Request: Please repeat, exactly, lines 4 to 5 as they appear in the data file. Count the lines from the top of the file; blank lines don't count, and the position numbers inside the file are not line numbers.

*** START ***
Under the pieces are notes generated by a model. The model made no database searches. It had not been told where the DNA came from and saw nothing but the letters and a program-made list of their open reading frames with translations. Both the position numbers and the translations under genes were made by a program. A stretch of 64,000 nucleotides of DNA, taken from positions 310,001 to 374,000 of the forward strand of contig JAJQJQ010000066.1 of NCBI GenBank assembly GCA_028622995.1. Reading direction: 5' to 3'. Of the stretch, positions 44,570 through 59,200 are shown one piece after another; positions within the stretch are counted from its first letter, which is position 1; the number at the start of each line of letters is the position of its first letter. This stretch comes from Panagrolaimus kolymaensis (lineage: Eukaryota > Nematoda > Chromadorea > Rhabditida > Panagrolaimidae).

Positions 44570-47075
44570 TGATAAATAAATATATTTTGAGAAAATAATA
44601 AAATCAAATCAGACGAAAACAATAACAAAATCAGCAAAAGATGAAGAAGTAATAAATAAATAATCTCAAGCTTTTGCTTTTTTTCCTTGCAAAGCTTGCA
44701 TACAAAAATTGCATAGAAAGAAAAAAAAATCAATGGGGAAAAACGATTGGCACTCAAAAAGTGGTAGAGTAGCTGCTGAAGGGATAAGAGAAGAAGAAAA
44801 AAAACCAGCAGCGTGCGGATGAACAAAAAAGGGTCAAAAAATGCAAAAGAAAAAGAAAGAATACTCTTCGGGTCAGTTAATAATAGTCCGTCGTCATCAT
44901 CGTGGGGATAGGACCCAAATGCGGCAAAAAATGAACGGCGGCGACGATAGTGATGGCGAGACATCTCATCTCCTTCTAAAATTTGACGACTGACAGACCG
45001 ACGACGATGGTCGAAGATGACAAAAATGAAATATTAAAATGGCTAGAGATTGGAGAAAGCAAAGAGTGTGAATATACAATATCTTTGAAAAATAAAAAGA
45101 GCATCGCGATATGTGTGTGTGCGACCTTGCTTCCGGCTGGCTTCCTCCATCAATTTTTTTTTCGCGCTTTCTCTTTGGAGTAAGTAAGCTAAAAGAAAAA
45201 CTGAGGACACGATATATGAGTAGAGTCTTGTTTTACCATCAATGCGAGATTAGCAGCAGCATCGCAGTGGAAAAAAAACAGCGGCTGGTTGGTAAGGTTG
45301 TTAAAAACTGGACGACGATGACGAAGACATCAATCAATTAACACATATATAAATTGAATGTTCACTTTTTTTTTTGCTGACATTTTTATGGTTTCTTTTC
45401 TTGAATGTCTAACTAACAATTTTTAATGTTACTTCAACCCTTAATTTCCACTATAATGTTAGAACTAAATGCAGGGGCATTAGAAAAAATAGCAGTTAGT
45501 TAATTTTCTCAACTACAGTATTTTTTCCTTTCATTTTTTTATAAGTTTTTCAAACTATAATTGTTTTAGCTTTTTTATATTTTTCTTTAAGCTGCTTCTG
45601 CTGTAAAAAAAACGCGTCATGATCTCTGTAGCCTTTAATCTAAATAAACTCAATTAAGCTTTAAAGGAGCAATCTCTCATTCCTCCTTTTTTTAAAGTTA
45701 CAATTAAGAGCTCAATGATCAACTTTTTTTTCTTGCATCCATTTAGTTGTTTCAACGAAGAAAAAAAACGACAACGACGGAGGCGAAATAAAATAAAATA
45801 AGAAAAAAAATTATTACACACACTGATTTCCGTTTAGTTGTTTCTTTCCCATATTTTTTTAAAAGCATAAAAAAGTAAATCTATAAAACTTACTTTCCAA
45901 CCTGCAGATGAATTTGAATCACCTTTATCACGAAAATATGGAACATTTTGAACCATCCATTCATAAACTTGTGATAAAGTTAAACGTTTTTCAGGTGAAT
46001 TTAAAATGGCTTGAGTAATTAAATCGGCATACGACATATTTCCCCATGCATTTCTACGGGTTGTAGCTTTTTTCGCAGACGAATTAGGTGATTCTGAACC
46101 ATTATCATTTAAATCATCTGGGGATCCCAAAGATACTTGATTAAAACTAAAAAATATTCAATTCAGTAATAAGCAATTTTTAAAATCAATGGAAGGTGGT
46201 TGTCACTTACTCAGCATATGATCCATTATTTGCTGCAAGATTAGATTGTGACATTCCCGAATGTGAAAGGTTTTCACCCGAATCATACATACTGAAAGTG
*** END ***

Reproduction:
44601 AAATCAAATCAGACGAAAACAATAACAAAATCAGCAAAAGATGAAGAAGTAATAAATAAATAATCTCAAGCTTTTGCTTTTTTTCCTTGCAAAGCTTGCA
44701 TACAAAAATTGCATAGAAAGAAAAAAAAATCAATGGGGAAAAACGATTGGCACTCAAAAAGTGGTAGAGTAGCTGCTGAAGGGATAAGAGAAGAAGAAAA